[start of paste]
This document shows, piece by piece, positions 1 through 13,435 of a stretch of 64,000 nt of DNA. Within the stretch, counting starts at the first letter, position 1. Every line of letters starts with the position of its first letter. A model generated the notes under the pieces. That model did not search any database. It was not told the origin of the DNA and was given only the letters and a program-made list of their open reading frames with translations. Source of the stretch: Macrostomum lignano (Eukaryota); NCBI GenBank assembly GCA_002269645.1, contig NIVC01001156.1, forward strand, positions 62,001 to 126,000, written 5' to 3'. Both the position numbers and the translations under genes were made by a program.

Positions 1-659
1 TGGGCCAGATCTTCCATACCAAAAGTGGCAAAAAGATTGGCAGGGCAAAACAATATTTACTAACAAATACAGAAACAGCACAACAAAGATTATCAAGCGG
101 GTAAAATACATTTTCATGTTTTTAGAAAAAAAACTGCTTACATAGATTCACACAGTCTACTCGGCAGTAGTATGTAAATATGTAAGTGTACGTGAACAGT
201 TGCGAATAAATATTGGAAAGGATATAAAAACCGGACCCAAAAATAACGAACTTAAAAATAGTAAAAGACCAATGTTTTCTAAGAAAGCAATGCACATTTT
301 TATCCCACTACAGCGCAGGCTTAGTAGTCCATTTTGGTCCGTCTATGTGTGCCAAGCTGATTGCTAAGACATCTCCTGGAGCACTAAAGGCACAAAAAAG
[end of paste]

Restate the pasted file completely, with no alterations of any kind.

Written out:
This document shows, piece by piece, positions 1 through 13,435 of a stretch of 64,000 nt of DNA. Within the stretch, counting starts at the first letter, position 1. Every line of letters starts with the position of its first letter. A model generated the notes under the pieces. That model did not search any database. It was not told the origin of the DNA and was given only the letters and a program-made list of their open reading frames with translations. Source of the stretch: Macrostomum lignano (Eukaryota); NCBI GenBank assembly GCA_002269645.1, contig NIVC01001156.1, forward strand, positions 62,001 to 126,000, written 5' to 3'. Both the position numbers and the translations under genes were made by a program.

Positions 1-659
1 TGGGCCAGATCTTCCATACCAAAAGTGGCAAAAAGATTGGCAGGGCAAAACAATATTTACTAACAAATACAGAAACAGCACAACAAAGATTATCAAGCGG
101 GTAAAATACATTTTCATGTTTTTAGAAAAAAAACTGCTTACATAGATTCACACAGTCTACTCGGCAGTAGTATGTAAATATGTAAGTGTACGTGAACAGT
201 TGCGAATAAATATTGGAAAGGATATAAAAACCGGACCCAAAAATAACGAACTTAAAAATAGTAAAAGACCAATGTTTTCTAAGAAAGCAATGCACATTTT
301 TATCCCACTACAGCGCAGGCTTAGTAGTCCATTTTGGTCCGTCTATGTGTGCCAAGCTGATTGCTAAGACATCTCCTGGAGCACTAAAGGCACAAAAAAG